George Lucas Educational Foundation
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Deeper Learning: Why Cross-Curricular Teaching is Essential

Ben Johnson

Administrator, author and educator
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It is time that teachers and administrators realize that public education has reached a dam in the river. We have gone about as far as we can go with isolated instruction and learning. While it may have served the purpose for the older generations, it does not meet the deeper learning needs of students today and tomorrow. Fortunately, deeper learning can be accelerated by consolidating teacher efforts and combining relevant contents, in effect, opening new spillways of knowledge.

Deep learning is like taking a long drought from a well of knowledge as opposed to only sipping from many different wells. Deep learning implies that students will follow a particular stream of inquiry to the headwaters, rather than simply sampling all the possible streams. Teachers know all too well the outside forces that pressure them to limit how deeply their students can drink from any single well.


Undaunted, educators are committed to providing students full access to the well of deep-learning knowledge that will unlock their potential. But in order to get beyond the current eye-dropper doses of knowledge sampling in school curriculum, it requires that teachers and administrators understand and accept a few things:

1. Deep learning engages the whole student (and teacher) -- heart, mind, body, and soul.

2. It requires enthusiastic partners -- students, parents, and community.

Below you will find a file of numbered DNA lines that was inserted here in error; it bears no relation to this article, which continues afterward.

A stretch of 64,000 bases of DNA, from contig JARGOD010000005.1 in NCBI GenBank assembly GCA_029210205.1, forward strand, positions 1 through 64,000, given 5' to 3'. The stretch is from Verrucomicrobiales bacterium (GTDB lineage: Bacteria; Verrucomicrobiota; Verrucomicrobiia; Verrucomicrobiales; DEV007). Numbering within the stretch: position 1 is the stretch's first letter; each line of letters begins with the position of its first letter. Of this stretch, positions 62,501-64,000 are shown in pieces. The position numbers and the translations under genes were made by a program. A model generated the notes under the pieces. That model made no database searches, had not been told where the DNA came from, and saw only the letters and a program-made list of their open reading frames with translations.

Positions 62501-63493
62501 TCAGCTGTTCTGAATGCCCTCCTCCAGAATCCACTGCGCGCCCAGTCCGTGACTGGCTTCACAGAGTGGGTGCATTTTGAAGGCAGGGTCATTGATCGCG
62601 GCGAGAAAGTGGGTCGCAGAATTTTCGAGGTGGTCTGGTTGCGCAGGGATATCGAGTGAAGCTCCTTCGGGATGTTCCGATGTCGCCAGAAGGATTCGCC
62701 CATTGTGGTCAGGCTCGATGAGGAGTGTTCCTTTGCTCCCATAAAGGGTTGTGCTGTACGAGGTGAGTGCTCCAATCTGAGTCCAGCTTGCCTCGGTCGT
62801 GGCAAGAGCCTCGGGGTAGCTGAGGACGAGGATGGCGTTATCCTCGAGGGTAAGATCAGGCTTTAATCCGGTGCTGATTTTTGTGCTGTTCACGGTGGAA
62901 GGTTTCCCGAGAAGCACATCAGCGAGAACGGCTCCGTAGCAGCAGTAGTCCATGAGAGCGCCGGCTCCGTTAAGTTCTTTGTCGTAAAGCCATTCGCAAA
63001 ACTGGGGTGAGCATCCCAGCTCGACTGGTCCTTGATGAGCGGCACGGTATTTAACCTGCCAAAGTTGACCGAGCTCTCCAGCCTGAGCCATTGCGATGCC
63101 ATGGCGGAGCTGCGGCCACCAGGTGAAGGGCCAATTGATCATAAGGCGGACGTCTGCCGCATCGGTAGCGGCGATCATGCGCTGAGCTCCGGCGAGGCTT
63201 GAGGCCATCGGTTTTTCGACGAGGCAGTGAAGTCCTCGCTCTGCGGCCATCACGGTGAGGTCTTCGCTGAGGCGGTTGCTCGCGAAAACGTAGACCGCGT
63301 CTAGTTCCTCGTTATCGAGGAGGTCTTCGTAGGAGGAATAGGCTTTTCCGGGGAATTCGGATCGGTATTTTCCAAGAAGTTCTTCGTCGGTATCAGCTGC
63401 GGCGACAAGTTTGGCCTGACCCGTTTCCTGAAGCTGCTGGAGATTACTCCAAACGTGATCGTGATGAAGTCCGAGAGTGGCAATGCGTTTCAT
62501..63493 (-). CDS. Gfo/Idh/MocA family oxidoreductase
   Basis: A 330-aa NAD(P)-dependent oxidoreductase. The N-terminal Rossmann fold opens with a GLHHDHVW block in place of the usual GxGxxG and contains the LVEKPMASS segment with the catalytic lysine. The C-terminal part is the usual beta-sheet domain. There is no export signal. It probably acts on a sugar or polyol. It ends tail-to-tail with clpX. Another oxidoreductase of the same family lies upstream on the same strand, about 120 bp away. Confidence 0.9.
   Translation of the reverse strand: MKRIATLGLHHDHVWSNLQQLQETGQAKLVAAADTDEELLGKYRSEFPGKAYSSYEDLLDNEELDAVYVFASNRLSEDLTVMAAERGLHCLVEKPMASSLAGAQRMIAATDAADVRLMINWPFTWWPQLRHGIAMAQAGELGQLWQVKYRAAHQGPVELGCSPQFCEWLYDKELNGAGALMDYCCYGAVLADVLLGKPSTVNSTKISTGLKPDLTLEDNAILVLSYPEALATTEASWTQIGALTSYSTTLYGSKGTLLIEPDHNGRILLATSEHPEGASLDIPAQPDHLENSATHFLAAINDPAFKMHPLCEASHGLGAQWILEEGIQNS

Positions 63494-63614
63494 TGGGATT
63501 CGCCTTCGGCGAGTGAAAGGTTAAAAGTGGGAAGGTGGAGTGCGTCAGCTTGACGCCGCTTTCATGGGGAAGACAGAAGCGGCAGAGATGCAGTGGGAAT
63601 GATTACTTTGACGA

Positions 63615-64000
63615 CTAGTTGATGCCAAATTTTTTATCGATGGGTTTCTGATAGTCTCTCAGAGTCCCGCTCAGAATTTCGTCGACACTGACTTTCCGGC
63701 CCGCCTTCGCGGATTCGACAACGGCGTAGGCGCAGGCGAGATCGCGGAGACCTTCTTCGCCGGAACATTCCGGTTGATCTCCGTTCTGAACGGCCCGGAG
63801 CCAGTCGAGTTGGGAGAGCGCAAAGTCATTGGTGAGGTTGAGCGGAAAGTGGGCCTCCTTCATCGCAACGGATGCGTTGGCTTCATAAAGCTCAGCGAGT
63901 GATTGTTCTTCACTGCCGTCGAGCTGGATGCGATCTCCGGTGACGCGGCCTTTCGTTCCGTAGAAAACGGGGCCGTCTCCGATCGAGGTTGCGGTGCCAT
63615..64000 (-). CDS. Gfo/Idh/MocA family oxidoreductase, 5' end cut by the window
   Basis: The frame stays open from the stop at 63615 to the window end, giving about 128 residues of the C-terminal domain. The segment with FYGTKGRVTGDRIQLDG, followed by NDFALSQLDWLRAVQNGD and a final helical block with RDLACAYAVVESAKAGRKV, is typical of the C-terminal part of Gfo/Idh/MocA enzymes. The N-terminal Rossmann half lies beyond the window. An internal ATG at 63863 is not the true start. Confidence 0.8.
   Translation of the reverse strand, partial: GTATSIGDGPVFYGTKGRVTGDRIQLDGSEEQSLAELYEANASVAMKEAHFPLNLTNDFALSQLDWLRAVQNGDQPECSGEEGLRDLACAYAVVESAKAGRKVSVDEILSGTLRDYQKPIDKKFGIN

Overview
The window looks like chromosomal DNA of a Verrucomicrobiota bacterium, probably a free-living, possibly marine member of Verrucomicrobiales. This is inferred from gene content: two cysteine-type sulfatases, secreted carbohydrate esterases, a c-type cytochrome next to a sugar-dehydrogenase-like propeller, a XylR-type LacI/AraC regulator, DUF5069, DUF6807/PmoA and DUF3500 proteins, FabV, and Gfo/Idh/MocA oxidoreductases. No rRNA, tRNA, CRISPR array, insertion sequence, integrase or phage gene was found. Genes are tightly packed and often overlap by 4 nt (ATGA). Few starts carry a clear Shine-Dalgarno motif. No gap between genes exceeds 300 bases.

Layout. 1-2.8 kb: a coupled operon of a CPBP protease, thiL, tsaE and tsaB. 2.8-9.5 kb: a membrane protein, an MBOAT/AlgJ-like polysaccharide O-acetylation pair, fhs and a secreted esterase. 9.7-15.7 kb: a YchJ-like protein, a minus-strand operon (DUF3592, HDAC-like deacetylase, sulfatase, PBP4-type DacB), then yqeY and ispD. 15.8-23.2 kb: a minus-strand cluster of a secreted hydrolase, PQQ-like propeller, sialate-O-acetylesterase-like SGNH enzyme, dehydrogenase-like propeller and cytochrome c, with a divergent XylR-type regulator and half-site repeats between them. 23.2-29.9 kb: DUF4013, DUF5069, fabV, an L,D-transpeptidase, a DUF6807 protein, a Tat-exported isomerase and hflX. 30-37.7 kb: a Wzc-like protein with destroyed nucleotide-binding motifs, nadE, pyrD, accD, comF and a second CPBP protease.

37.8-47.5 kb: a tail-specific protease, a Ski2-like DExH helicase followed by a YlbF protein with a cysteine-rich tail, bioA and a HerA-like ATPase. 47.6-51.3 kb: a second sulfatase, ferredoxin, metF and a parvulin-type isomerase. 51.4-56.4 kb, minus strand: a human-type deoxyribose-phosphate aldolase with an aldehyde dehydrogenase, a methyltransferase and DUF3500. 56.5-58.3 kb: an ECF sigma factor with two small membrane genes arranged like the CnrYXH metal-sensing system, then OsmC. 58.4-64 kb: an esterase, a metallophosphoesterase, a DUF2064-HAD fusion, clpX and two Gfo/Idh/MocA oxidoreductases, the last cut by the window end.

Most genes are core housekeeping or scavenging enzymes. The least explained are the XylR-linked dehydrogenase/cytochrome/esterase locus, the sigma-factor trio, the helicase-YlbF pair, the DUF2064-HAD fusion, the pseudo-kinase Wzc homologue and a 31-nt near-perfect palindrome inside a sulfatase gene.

3. It requires intensive preparation. Heather Wolpert-Gawron shared her experience of incorporating TED Talks into her curriculum and in doing so demonstrated what teachers need to do to prepare successful learning experiences that promote deep learning.

4. Assessment must mirror learning. Shawn Cornally provided wonderful suggestions on how teachers should change their gradebooks (and their instructional perspective) to logbooks, reflecting mastery of learning objectives rather than mere assignment completion.

5. Collaboration is necessary. Rebecca Alber explained that students must be taught how to collaboratively gain knowledge and skills in order to be expert learners and demonstrate their learning by applying and creating.

In order for all this to happen in a sustainable way in our schools, deeper learning requires that groups of teachers pool their talents, resources, time, and efforts to maximize coherence, relevance, and connections among the content areas.

Cross-Curricular Teams

Without belaboring the point that teacher isolation has to end, unless teachers stop departmentalizing their teaching and start teaching knowledge in context of other knowledge, student learning will continue to be stuck at the dam. It is time for teachers to collaborate.

Teachers must take the first stroke and swim across the hall and start a collaboration with another teacher from a different department. For elementary teachers, work with other grade level teachers and dive into the math and science books, for example, and find common topics to prepare to teach math and science jointly rather than separately.

There are three general phases of teacher collaboration and interdisciplinary teaching:

  • Aligned
  • Cooperative
  • Conceptual

Aligned Collaboration

To start collaboration, begin with alignment. The first thing to do is jump in and start wading in the same direction as your fellow teachers. Aligned collaboration is when a social studies department and the English department get together and agree that DBQ's (Document Based Questions) can count for English credit as well as social studies credit and then plan the year so that topics of study in history are taught concurrently with literary eras. In this way, students can construct a foundation, and are able to better generalize what is learned in history because they see the effect on literature.

Cooperative Collaboration